The Vision of Saint Jerome,
oil on canvas, 42.9 x 50.4 cm, framed

Provenance:
Possibly Cardinal Ludovisi, Rome, 1633;
Collection of William Douglas-Hamilton, 12th Duke of Hamilton;
his sale, Christie’s, London, 24 June 1882, lot 350;
sold to ‘J. Knowles’ for £16,16s;
Collection of Mr. and Mrs. Fielding Lewis Marshall, Chicago;
their sale, Sotheby’s, London, 31 December 1973 - 8 January 1974, lot 77 (the auction was cancelled following the publication of the catalogue);
their sale, Bonham’s, London, 28 March 1974, lot 36;
where acquired by the present owner

Literature:
G. B. Passeri, Vite de’ pittori, scultori ed architetti, che anno lavorato in Roma, morti dal 1641 fino al 1673, in: J. Hess (ed.), Die Künstlerbiographien von Giovanni Battista Passeri, Leipzig 1934, p. 354;
L. Salerno, I Dipinti del Guercino, Rome 1988, p. 139, mentioned under no. 60 (as a copy);
S. Loire, Musée du Louvre, département des peintures. Ecole Italienne, XVIIe siècle: 1. Bologne, Paris 1996, p. 242 (under copies);
N. Turner, The paintings of Guercino, Rome 2017, pp. 216-219, 340, no. 85.I (as a trial version for the Louvre copper, by Guercino)

Originally part of the collection of William Douglas-Hamilton, 12th Duke of Hamilton (1845-1895), the present painting, which is of a devotional subject, appears to be the bozzetto or trial version for the final work painted on copper of the Vision of Saint Jerome conserved in the Musée du Louvre, Paris (inv. no. 82). As compared to the work in the Louvre, which is of similar size (41.5 x 47.5 cm) and was once in the collection of Cardinal Ludovico Ludovisi (1595-1632), the handling of paint in this bozzetto or study is deployed with swift, fine brushstrokes, and the chiaroscuro is less demarcated. A slender border circumscribes the canvas, interrupted at certain points by overlaps of colour: this margin loosely corresponds to the proportions of the final version. Through the analysis of this work on canvas it has emerged that there are various pentimenti both on the right knee and the left foot of the saint. Even the skull among the large books at lower right appears to be a little smaller, as compared to the one in the version on copper, likewise the pages of the book left open are unmarked.

While it is certain that the version in the Louvre corresponds to that described in the 1623 Ludovisi inventory, it is possible – as Turner has proposed in his catalogue raisonné of Guercino – that the present painting on canvas is the one listed in the cardinal’s post mortem inventory of 1633. Indeed, at number 97 we read of: ‘Un San Girolamo disteso con un Angelo che gli suona la tromba sopra: alto palmi due et un quarto cornice dorata, et intagliata di mano del Guercino’ [‘A Saint Jerome reclining with an Angel above blowing a trumpet: two and a quarter palmi high, carved and gilded frame, by the hand of Guercino’]. The work listed is not described as on copper, and additionally the dimensions correspond to those of the likely original frame of the present painting. Finally, in 1679 Giovanni Battista Passeri mentions in his Vite a painting representing: ‘Un San Girolamo figura intiera in atto prostrato sopra d’un sasso rivolto al Cielo con le braccia stese, mostrando d’essere atterrito dal suono della tromba, che udirassi nell’universale Giudizio, figura assai di buon gusto e di buona maniera’ [‘A Saint Jerome, full size figure prostrate on a rock turned to the Heavens with arms outstretched, revealing how he has been brought down by the sound of the trumpet that will be heard at the Last Judgement, a figure of very good taste and good style’]. The author does not indicate the location of the work, although it is unlikely that he was referring to the version in the Louvre as this was already in France by 1662.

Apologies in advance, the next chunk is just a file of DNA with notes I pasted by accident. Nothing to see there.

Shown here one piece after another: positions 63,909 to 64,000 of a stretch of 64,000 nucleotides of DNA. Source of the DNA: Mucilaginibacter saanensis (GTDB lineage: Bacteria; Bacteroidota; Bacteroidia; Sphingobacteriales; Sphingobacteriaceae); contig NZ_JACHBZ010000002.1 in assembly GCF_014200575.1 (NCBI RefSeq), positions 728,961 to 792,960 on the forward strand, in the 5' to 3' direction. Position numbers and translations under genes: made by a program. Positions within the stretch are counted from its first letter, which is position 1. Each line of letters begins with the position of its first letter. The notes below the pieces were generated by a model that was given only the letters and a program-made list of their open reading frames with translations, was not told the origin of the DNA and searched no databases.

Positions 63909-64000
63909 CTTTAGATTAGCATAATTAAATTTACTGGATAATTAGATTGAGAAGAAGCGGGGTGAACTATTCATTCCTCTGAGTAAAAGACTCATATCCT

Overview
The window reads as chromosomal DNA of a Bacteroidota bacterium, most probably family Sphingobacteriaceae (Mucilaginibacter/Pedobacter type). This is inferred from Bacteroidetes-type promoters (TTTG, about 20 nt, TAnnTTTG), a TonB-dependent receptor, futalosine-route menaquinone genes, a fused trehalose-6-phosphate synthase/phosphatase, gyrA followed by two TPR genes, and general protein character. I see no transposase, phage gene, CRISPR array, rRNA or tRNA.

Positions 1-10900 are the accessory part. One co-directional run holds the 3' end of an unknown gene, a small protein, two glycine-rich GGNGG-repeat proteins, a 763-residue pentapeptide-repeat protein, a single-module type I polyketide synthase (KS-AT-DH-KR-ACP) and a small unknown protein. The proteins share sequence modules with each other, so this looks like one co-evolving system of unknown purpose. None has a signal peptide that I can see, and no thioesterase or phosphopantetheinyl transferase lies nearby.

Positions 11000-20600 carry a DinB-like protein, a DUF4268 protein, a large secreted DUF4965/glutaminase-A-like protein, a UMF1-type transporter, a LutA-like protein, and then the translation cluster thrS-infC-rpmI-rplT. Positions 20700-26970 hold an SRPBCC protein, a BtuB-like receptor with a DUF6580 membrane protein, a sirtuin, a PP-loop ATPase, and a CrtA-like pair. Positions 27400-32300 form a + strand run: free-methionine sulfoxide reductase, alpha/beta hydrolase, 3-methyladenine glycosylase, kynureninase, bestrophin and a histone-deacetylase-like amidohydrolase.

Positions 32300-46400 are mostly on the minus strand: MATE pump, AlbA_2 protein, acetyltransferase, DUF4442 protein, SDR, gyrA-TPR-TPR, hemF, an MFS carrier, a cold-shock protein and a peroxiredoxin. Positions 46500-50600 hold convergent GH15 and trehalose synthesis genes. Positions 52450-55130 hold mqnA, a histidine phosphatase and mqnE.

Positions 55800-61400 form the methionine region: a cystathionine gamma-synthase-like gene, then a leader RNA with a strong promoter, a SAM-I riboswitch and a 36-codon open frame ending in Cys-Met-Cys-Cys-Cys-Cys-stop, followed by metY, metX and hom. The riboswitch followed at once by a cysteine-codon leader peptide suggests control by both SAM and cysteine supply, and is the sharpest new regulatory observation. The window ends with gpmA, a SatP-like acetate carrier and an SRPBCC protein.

The composition of the Saint Jerome was initially conceived within a vertical format. In a drawing in the Ashmolean Museum, Oxford, Guercino turns the figure upside down to represent an elderly bearded man fallen to the ground near a chair (inv. no. WA2012.59): this could be a study from life for the painting. There is also another drawing in the above mentioned format in private collection in Florence in which Guercino trials the notion of the saint with uplifted arms with the trumpeting angel, while a drawing in the Courtauld Gallery, London (inv. no. D.1952.RW.3486.1) – attributed to Donato Creti but which should probably be restored to the Emilian master – can also be connected to the present composition in which the artist adds a rocky outcrop or ruined wall between the body of the saint and the landscape so as to provide a dark background against which the luminous form of the figure is depicted.

Guercino is among the artists that most frequently used the figure of Saint Jerome as a subject, as witnessed by the many paintings, altar pieces and drawings with varying models and expressions, thus reflecting the depth and intensity of his studies round this theme. The composition with the Vision of Saint Jerome is among his best resolved works, and likely the most popular of his small format paintings, such that it was reproduced by the artist himself, by his assistants and subsequent copyists. Indeed, there are more than fifteen versions of the present subject, the majority of which are copies, all of about the same size. In addition to the present autograph painting, another version on canvas (44.5 x 50.5 cm), in a private collection, appears to be by Guercino (Turner 2017, p. 219, fig. 178). The latter, which more closely follows the version in the Louvre than the bozzetto under discussion, reveals fewer corrections in the underlying drawing: it would therefore be subsequent to the two earlier versions wherein there are differences in the scale of the angel and the open book.

Specialist: Mark MacDonnell Mark MacDonnell
+43 1 515 60 403

mark.macdonnell@dorotheum.at


Buyers hotline Mon.-Fri.: 9.00am - 6.00pm
old.masters@dorotheum.at

+43 1 515 60 403
Auction: Old Master Paintings
Date: 10.11.2020 - 16:00
Location: Vienna | Palais Dorotheum
Exhibition: 04.11. - 10.11.2020


** Purchase price incl. charges and taxes